Over the past two decades, the Internet has touched the lives of billions of people around the globe in profound ways. It has fueled economic growth, giving even the most remote villages the opportunity to sell their products in faraway lands. It has fueled innovation, connecting mobile gadgets and household appliances. And it has torn down barriers to speech, enabling diverse viewpoints to be heard across the political spectrum.
The Obama Administration is committed to doing everything within our power to preserve and protect the open, free-flowing global Internet, which has revolutionized the world. That’s why two years ago, we announced our intention to transition the U.S. government’s stewardship role of the Internet Domain Name System to the global multistakeholder community.
Since our announcement, the Internet community – made up of businesses, technical experts, academics and civil society – has risen to the challenge by developing a transition plan that has achieved broad community support. The community delivered that proposal to NTIA yesterday, marking the culmination of the largest multistakeholder process ever undertaken. Stakeholders spent more than 26,000 working hours on the proposal, exchanged more than 33,000 messages on mailing lists, and held more than 600 meetings and calls.
Why is this transition so important? The Internet has grown and thrived largely because of the multitude of folks who have come together around the globe through multistakeholder processes to solve technical and policy challenges on a consensus basis. No government or intergovernmental entity could have accomplished what this community of experts has achieved in such a relatively short period of time.
The U.S. government has been a strong proponent of this model, and we believed in 2014 and still believe today that transitioning our stewardship role is the best path to preserving and strengthening this multistakeholder model that has worked so well. This model has demonstrated that it is a powerful mechanism for protecting the Internet as a driver of economic growth, innovation and free speech.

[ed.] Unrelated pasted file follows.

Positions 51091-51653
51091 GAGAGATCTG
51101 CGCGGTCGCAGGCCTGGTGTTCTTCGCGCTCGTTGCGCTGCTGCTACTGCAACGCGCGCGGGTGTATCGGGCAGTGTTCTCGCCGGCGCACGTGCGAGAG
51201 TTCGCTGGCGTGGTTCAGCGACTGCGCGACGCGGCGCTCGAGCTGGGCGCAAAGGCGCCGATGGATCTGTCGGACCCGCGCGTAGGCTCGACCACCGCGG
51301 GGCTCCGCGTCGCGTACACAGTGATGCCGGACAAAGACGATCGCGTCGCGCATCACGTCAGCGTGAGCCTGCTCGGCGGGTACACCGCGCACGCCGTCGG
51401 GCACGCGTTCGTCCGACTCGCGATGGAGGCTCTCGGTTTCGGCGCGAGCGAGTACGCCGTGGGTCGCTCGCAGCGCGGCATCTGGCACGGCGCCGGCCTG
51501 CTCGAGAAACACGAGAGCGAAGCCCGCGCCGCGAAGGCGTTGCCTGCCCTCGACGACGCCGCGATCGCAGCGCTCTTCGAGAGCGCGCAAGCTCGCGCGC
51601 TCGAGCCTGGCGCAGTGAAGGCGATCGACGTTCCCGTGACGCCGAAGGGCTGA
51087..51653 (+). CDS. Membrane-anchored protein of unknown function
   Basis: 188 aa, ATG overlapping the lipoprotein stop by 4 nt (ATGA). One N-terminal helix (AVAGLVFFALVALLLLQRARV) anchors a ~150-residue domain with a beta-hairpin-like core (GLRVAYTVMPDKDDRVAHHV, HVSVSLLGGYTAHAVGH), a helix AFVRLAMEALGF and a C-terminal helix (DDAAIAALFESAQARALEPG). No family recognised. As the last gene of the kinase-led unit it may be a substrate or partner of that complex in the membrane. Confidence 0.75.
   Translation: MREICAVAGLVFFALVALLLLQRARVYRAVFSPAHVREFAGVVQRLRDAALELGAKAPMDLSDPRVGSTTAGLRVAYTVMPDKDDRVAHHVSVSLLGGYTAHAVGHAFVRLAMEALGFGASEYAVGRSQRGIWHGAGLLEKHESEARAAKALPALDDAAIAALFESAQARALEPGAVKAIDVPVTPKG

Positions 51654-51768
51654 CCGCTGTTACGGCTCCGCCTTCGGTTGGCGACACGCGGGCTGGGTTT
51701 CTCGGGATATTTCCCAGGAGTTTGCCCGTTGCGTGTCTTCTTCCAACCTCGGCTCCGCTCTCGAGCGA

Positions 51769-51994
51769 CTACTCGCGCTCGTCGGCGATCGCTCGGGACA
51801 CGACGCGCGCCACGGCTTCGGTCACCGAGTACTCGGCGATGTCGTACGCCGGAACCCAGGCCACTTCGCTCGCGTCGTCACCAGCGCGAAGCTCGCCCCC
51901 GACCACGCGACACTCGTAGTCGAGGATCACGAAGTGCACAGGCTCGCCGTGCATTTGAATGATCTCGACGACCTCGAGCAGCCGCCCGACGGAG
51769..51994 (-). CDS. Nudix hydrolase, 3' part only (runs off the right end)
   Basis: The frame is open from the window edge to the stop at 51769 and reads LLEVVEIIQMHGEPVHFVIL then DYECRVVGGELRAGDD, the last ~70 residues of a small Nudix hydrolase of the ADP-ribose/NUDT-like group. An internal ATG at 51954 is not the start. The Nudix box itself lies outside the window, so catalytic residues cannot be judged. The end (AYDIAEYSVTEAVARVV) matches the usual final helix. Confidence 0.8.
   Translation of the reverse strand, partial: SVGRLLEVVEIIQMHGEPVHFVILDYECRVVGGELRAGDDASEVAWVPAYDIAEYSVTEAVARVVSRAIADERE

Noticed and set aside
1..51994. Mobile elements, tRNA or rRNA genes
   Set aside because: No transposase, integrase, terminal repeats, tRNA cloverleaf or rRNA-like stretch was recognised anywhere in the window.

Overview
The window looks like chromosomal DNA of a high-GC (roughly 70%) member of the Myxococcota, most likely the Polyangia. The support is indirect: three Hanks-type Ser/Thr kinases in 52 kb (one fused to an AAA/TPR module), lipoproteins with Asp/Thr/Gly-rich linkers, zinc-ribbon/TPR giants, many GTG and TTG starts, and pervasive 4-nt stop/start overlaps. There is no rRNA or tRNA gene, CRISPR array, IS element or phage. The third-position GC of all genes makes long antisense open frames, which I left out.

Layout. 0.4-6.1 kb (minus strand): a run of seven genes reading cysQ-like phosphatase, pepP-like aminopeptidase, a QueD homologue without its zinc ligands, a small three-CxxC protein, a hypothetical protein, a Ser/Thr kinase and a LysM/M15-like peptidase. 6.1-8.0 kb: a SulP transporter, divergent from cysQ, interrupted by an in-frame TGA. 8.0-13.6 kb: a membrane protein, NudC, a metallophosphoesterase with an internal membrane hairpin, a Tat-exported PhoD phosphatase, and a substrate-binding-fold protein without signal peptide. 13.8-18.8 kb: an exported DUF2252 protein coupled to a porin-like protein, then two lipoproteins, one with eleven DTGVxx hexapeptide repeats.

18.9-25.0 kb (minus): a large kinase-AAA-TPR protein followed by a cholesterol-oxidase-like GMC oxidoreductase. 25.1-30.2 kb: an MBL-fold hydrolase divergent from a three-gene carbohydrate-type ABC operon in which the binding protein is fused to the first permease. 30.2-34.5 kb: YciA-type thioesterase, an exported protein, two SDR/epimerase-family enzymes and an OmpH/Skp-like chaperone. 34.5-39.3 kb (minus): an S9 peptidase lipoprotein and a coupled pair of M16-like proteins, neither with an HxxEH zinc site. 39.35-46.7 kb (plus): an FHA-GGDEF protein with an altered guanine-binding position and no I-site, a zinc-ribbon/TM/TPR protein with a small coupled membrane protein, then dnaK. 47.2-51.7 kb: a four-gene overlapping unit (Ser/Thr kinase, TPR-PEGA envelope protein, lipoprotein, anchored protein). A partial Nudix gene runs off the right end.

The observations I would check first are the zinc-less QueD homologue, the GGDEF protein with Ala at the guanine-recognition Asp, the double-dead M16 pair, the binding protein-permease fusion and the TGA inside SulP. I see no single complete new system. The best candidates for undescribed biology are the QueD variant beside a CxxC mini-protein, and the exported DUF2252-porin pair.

Over the last two years the members of the IANA Transition Coordination Working Group (ICG) and the ICANN Cross Community Working Group on Accountability (CCWG) have worked tirelessly to develop the stewardship transition proposal. Scoping the issues, understanding the challenges, working through the various scenarios and then engaging with the various ICANN constituency groups and customers along the way was not easy. Both the ICG and the CCWG showed incredible determination, focus and then flexibility to adjust as conditions required.
So, what’s next? NTIA will now begin the process of reviewing the proposal, hopefully within 90 days, to determine whether it meets the criteria we outlined when we announced the transition:
- First, the proposal must support and enhance the multistakeholder model of Internet governance, in that it should be developed by the multistakeholder community and have broad community support. More specifically, we will not accept a transition proposal that replaces the NTIA role with a government-led or intergovernmental organization solution.
- Second, the proposal must maintain the security, stability, and resiliency of the domain name system.
- Third, it must meet the needs and expectations of the global customers and partners of the IANA services.
- And finally, it must maintain the openness of the Internet.
In this effort, we will be joined by other agencies of the U.S. government. We will also be guided by the recommendations of the U.S. Government Accountability Office. The U.S. Congress has a strong interest in this proposal and we expect Congress to closely monitor and review the proposal as well as our evaluation of the plan.
I applaud all those who participated in and contributed to this process for working through very complex issues. Not only will ICANN be stronger as a result of this effort, but a successful outcome here would serve as a powerful example to the world that the multistakeholder model can be used to address challenging Internet governance issues.